Do that, further rationalize access to the drive by designating additional selected paths as shared (the bit that leads from Columbus Circle to the drive is a massively appropriate candidate), put appropriate wayfinding signs at the park borders. Do all that and then I’m fine with making riding on other pedestrian paths _strongly_ discouraged.

  • MatthewEH

    Oh – contrariwise, I find the dog owners taking up 8-10 feet of width at the West 90th Street entrance to the drive extremely galling. There are pedestrian-only entrances 10-15 feet away to the north _and_ to the south here!

  • Joe R.

    I agree on all points. Not only should we reconfigure the drive for two-way, but we must finally get rid of those stupid traffic lights. With cars out of the park, their reason for being just disappeared.

  • com63

    That’s an “well if it won’t solve every problem, we shouldn’t try at all” kind of response. Give it a try. It could work on the L train since there isn’t any variability in the car design there.

  • fdtutf

    Trains with varying door arrangements, you say? Here’s how you handle that. Video is from a trial in Stockholm; this kind of screen is used in the Daegu subway in South Korea.

    https://youtu.be/h5c1XJeH0bc?t=2m15s

  • Joe R.

    The difference is they maintain stuff in Sweden and South Korea. The MTA has a track record of not maintaining things going back to before I was born. I highly doubt it would be any different with platform doors.

    Here’s what would most likely happen:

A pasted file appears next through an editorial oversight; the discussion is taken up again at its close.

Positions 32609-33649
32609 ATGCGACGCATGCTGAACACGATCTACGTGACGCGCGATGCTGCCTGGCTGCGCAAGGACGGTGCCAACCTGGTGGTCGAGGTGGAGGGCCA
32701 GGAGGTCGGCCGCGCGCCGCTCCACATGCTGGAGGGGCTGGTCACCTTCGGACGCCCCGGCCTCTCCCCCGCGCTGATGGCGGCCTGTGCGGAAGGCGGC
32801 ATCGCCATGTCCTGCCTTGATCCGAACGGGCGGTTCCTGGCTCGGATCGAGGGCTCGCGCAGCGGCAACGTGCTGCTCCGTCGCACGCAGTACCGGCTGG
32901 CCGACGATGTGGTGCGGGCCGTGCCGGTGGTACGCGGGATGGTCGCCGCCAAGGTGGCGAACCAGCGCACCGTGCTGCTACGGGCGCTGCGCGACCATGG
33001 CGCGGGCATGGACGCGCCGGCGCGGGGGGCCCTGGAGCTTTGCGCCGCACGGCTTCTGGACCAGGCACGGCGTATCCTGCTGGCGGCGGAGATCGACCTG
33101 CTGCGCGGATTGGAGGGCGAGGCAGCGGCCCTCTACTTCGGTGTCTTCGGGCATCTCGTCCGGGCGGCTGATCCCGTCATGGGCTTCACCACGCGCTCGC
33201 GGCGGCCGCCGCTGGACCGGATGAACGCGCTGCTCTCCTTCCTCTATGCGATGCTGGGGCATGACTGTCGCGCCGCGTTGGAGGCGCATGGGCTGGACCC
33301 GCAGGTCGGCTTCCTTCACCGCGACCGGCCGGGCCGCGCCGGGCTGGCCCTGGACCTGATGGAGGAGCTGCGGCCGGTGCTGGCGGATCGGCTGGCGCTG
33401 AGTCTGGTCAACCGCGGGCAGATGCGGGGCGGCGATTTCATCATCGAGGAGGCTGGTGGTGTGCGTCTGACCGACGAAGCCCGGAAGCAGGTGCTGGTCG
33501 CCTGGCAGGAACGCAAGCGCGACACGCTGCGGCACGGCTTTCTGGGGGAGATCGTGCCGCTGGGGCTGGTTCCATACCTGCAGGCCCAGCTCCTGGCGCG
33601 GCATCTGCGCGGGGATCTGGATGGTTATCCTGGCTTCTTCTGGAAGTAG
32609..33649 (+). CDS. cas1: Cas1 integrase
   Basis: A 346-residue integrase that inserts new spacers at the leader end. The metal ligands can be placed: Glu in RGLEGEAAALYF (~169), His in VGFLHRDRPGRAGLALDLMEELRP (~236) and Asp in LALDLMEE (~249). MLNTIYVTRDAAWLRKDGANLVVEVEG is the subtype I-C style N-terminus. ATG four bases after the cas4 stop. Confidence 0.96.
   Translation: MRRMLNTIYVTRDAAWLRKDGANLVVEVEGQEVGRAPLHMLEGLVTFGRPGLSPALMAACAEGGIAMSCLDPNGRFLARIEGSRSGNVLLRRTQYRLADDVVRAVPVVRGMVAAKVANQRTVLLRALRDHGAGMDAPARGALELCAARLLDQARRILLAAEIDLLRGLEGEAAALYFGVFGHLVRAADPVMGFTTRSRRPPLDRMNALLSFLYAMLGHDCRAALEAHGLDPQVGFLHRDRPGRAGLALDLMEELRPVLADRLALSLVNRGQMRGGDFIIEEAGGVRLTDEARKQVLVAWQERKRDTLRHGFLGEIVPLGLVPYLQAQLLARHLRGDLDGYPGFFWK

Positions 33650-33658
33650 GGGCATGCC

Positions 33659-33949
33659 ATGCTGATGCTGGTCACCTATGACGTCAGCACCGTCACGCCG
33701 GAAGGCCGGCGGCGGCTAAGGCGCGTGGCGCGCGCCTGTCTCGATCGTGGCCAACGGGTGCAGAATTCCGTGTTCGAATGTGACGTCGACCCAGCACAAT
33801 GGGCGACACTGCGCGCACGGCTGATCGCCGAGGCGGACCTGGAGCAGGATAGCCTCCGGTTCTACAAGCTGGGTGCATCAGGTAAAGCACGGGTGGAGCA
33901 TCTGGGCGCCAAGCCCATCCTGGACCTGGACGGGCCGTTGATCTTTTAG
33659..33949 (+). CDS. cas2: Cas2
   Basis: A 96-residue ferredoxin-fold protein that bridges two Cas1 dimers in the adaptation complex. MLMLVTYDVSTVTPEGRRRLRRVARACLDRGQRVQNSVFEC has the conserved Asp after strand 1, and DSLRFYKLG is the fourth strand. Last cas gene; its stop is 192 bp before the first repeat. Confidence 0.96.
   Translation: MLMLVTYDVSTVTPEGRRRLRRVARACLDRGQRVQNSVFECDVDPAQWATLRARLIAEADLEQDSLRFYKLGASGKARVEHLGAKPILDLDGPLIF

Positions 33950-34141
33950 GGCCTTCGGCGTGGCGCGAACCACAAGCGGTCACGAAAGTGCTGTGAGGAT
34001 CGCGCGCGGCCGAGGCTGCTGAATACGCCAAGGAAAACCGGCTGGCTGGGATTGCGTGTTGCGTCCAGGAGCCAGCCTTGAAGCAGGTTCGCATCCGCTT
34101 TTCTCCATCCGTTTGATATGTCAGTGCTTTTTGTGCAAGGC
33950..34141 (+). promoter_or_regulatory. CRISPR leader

1) The MTA installs platform doors.
    2) Within a few years a fair number of doors no longer work.
    3) The MTA is unable or unwilling to fix #2.
    4) The platform doors eventually get removed on account of the delays the stuck doors cause.

    Transit funding is sparse to begin with. I’d rather spend the money on things which would improve service, like installing new signal systems. The hard fact is platform doors do little to nothing to improve commutes. Maybe in a few cases you can air condition the platform if you install platform doors but even that’s not a given (i.e. the MTA wouldn’t bother to maintain the A/C, either).

  • Joe R.

    My objection to the idea is mostly because the doors won’t be maintained. The stuck doors will then make service even worse than it already is. On top of that, how many people annually would platform doors save (I’m not counting suicides or the idiots who voluntarily venture on to the tracks to get their stuff)? I think the number of people pushed on to the tracks against their will is in the single digits annually (and not all of them get hit by trains).

  • Larry Littlefield

    Too much extra dwell time.

    They need to stop changing door positions, permanently.

  • fdtutf

    There will be similar amounts of extra dwell time with any platform doors of any type. That’s not unique to these.